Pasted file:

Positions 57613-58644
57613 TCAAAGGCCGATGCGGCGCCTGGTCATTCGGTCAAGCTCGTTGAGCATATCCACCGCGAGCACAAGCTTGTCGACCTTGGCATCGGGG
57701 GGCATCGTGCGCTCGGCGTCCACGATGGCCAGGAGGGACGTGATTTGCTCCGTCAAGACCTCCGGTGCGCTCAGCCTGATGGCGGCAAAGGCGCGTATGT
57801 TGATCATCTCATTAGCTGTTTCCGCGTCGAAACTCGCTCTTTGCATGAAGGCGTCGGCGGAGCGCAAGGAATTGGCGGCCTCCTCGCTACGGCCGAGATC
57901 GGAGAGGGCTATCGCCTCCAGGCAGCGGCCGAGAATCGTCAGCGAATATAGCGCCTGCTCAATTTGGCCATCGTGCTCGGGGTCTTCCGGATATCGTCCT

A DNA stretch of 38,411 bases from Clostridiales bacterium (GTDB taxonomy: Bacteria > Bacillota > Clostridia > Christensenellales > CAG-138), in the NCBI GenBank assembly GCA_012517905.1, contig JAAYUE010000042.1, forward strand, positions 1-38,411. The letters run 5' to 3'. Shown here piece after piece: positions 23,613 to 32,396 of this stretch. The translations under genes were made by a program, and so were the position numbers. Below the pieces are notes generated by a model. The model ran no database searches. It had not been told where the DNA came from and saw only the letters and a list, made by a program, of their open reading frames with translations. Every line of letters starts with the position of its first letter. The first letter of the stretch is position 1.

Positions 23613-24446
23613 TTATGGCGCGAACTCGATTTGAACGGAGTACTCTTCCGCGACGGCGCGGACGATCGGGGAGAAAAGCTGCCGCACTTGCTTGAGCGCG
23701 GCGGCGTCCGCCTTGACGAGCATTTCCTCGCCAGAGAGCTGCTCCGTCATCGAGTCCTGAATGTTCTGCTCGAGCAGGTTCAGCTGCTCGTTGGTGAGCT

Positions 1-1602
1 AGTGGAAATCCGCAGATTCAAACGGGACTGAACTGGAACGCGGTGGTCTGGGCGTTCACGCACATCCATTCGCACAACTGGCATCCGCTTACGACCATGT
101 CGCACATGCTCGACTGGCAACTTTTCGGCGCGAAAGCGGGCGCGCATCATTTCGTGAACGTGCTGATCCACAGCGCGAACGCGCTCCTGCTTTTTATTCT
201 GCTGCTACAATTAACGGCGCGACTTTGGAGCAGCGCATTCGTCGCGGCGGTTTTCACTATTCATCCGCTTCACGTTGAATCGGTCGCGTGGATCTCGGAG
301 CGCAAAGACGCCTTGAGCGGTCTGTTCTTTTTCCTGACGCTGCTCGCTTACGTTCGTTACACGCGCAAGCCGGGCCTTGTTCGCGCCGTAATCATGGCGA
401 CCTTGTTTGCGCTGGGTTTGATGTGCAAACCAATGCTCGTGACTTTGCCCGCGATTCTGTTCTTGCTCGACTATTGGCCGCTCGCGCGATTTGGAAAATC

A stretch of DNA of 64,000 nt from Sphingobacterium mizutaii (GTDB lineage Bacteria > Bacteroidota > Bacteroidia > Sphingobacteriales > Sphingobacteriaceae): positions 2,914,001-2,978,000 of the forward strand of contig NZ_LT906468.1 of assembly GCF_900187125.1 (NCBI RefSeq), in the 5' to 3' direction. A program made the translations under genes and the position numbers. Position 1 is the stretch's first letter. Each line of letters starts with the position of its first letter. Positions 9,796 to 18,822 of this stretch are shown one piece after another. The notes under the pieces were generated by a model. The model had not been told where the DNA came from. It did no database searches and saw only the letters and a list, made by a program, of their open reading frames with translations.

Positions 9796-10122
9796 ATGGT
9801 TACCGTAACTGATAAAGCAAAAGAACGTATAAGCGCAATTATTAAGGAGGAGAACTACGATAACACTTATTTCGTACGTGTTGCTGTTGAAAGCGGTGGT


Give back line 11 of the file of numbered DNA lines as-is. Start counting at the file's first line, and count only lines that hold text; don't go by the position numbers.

1 AGTGGAAATCCGCAGATTCAAACGGGACTGAACTGGAACGCGGTGGTCTGGGCGTTCACGCACATCCATTCGCACAACTGGCATCCGCTTACGACCATGT